Carroll College students will be on fall break from Fri., Oct. 10 through Tues., Oct. 14. Classes will resume Wed., Oct. 15. Administrative offices will be closed Mon., Oct. 13.

"Wicked Tavern Tales" presented by the Carroll College Theatre Department, Oct. 16-19 and 23-26, Old North Performing Arts Center in St. Charles Hall, Carroll College

Written by Greg Oliver Bodine and directed by Carroll Improv Director, Michael McNeilly, BFA. Set in a 19th century tavern, customers request a ghost story from the tavern keeper and his daughter. They respond that people are scarier than ghosts and tell us tales from the short stories of Edgar Allan Poe, as enacted by live actors. Get ready to be spellbound.

Shows will be 7:30 p.m. on Thursdays, Fridays and Saturdays and at 3 p.m. on Sundays.

Recommended for high school age and older. Tickets are $10 for general admission, $8 for students and seniors, free for Carroll students and employees. For more information, visit the Carroll Theatre Season webpage

Livingston Found: A Rescued Photographic Treasure Exhibition, Oct. 20-Dec. 10, Carroll Art Gallery, St. Charles Hall, Carroll College

This is a special exhibition of photographs from the collection of Livingston photographer and guest curator, Angela Gill. The exhibit will feature a series of large format black and white images of steam trains and life in Livingston, Montana from a collection of original glass plate negatives rescued by Angela Gill. The images have had minimal restoration and have been printed large scale but with great clarity due to the sizeable negatives. Also on display will be some of the original camera equipment and darkroom supplies rescued from the same location.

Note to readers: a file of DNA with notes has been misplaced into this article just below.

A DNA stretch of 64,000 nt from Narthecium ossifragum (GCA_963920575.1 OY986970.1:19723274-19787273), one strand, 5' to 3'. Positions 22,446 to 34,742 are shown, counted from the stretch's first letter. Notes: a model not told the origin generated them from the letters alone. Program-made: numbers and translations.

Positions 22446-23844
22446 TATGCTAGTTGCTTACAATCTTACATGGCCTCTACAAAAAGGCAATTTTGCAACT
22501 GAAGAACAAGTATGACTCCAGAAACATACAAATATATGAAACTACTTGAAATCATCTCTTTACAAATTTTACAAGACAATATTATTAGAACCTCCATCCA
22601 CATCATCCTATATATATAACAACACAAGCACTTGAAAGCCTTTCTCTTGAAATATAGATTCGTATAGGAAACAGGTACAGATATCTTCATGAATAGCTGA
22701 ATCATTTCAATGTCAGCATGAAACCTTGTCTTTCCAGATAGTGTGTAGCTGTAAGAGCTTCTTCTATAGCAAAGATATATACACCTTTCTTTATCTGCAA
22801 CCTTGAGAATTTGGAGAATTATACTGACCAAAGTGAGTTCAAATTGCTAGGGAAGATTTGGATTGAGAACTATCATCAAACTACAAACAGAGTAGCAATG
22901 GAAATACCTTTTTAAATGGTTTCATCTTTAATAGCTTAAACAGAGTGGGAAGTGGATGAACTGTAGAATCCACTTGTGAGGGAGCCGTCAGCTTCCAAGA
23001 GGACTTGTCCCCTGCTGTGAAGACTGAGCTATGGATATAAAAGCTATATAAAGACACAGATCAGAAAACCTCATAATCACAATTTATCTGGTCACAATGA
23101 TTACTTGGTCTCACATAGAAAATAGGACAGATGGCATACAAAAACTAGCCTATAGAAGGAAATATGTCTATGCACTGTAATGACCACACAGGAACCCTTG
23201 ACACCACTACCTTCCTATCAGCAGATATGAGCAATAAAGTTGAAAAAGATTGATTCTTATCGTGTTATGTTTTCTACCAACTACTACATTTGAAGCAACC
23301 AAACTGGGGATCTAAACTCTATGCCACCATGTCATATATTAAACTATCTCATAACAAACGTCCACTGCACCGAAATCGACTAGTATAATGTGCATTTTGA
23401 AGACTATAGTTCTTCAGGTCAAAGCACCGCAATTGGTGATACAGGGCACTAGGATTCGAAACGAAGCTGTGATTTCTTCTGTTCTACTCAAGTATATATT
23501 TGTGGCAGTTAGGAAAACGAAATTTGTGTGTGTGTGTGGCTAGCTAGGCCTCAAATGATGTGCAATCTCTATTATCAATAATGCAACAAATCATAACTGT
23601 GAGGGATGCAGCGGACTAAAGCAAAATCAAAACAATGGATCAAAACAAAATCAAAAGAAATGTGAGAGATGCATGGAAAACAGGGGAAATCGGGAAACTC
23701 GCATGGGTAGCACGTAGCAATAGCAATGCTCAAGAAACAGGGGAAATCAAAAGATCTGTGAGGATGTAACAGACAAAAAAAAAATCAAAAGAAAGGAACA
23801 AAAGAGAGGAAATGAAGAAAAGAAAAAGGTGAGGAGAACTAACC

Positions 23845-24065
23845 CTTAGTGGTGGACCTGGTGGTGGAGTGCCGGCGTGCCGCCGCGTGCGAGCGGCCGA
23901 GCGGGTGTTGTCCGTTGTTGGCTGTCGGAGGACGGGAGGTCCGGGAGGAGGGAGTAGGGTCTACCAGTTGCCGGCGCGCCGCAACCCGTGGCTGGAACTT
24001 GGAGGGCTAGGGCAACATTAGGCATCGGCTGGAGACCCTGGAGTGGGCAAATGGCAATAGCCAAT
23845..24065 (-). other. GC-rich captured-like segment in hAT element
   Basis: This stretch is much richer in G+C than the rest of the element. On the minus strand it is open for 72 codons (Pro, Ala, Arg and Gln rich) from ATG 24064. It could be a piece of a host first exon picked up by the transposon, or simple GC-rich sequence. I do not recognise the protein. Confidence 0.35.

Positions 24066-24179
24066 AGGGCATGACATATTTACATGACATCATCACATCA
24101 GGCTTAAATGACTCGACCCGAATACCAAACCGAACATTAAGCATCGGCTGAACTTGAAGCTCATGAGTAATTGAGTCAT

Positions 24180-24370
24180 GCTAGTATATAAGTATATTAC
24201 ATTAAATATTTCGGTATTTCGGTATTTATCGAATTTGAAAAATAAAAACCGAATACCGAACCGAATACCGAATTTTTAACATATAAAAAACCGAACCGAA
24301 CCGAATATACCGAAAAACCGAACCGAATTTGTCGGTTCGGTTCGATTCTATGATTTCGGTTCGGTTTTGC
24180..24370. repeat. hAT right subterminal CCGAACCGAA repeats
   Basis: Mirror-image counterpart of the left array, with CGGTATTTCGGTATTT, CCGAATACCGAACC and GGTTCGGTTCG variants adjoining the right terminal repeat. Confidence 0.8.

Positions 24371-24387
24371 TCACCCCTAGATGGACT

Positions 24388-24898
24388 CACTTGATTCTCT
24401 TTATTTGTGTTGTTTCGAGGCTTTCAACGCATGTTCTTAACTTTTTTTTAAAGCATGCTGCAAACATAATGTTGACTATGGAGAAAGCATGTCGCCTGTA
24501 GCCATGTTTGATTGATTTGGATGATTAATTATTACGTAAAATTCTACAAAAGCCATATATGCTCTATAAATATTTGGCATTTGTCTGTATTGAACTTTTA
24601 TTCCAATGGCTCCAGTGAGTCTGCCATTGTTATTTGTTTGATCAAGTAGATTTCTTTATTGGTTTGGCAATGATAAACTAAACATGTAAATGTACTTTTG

There will be a lecture and reception on Oct. 29 at 5:30 p.m.

The gallery will be open from 9 a.m. to 9 p.m. weekdays and is closed weekends and college holidays. For more information, visit the Visual Arts Current Gallery webpage or call 447-4302.  

Whither Goes Obamacare? Panel, Oct. 20, Trinity Hall, Carroll College

Presented by the Carroll Department of Political Science, the panel will explore the future of health care provision in America in the wake of the passage of the Affordable Care Act of 2009, President Obama's signature piece of legislation. The panel will review what has improved, what has gotten worse, and what to expect from the future in terms of health care. The panel will explore these issues from multiple perspectives: legal issues, Medicaid, a perspective from the insurance companies, and the evolving politics.